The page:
I grew up believing everything in the US was bigger and better, but it turns out that when it comes to your urban environment, bigger isn’t necessarily better. Some places in the United States are sprawling out and some places are building in compact, connected ways. The difference between these two strategies affects the lives of millions of Americans.
Smart Growth America has just released Measuring Sprawl 2014, which analyses development in 221 metropolitan areas across the United States, as well as the relationship between development and quality of life indicators in those areas. It achieves this by evaluating four main factors:
- Development density
- Land use mix
- Activity centering
- Street accessibility
It turns out that individuals living in compact, connected metro areas have greater economic mobility. They spend less on the combined cost of housing and transportation, and have greater options for the type of transportation to take. One of the primary findings of the report is that people in compact, connected metro areas tend to live longer, safer, healthier lives than their peers in metro areas with sprawl.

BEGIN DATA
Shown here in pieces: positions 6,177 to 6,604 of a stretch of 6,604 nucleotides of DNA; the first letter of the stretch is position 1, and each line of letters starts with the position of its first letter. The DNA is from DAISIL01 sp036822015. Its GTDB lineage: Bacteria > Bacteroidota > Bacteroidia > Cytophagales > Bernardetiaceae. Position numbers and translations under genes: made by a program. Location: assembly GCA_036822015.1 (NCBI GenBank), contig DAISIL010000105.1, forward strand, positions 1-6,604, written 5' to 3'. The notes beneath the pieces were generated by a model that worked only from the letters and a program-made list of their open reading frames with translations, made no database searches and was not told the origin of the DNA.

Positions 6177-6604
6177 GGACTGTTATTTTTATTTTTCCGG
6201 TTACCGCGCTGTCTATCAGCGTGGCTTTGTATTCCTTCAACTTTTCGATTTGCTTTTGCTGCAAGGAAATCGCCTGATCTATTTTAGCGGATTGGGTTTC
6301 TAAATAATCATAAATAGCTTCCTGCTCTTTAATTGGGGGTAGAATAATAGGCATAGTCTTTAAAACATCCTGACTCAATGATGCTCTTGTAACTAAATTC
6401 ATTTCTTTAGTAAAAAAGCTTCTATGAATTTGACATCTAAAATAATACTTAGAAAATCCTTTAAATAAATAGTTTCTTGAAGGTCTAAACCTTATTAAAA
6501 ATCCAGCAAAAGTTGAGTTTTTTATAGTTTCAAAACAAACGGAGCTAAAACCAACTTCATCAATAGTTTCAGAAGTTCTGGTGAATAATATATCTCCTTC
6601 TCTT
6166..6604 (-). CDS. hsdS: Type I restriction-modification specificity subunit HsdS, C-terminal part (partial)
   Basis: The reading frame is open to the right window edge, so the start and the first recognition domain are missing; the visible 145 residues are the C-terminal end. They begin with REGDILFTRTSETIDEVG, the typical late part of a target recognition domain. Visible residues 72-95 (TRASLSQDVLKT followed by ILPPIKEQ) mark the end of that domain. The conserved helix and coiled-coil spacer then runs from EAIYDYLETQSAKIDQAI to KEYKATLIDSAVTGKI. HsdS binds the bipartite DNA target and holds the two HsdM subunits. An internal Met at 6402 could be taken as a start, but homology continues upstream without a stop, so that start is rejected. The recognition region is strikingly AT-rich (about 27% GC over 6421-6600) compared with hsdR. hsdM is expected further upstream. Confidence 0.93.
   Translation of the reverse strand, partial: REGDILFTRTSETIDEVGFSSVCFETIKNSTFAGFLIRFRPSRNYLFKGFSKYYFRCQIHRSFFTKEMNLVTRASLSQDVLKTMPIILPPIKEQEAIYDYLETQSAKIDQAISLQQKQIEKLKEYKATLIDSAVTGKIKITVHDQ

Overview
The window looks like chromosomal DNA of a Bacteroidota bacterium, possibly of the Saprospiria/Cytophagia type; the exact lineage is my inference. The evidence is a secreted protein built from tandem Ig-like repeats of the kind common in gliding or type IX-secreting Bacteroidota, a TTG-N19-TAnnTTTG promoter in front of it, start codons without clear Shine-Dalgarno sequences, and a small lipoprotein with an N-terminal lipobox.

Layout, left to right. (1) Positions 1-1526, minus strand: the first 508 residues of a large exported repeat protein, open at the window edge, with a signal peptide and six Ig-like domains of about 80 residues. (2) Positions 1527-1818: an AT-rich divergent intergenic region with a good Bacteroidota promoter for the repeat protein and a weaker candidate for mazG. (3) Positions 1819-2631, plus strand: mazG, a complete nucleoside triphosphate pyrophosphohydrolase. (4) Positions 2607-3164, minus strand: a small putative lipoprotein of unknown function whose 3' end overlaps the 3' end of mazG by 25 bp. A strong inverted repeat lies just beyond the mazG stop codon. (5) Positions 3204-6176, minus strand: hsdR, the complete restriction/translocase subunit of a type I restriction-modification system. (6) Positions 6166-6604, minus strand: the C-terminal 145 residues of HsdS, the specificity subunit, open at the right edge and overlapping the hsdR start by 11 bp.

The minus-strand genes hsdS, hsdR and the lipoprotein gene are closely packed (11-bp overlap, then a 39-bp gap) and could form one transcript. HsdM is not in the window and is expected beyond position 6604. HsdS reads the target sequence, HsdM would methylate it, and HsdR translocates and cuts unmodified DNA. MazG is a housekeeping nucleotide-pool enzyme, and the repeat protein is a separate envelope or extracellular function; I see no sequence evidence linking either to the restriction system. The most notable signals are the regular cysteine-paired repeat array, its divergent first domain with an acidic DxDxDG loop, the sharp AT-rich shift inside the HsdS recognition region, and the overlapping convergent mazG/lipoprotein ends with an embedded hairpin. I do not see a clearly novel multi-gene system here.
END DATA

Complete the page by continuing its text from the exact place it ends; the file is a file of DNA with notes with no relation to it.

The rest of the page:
Here are the Top 10 US compact and connected urban areas nationally:
|1||New York/White Plains/Wayne, NY-NJ||203.4|
|2||San Francisco/San Mateo/Redwood City, CA||194.3|
|3||Atlantic City/Hammonton, NJ||150.4|
|4||Santa Barbara/Santa Maria/Goleta, CA||146.6|
|6||Santa Cruz/Watsonville, CA||145.0|
|8||Miami/Miami Beach/Kendall, FL||144.1|
|10||Santa Ana/Anaheim/Irvine, CA||139.9|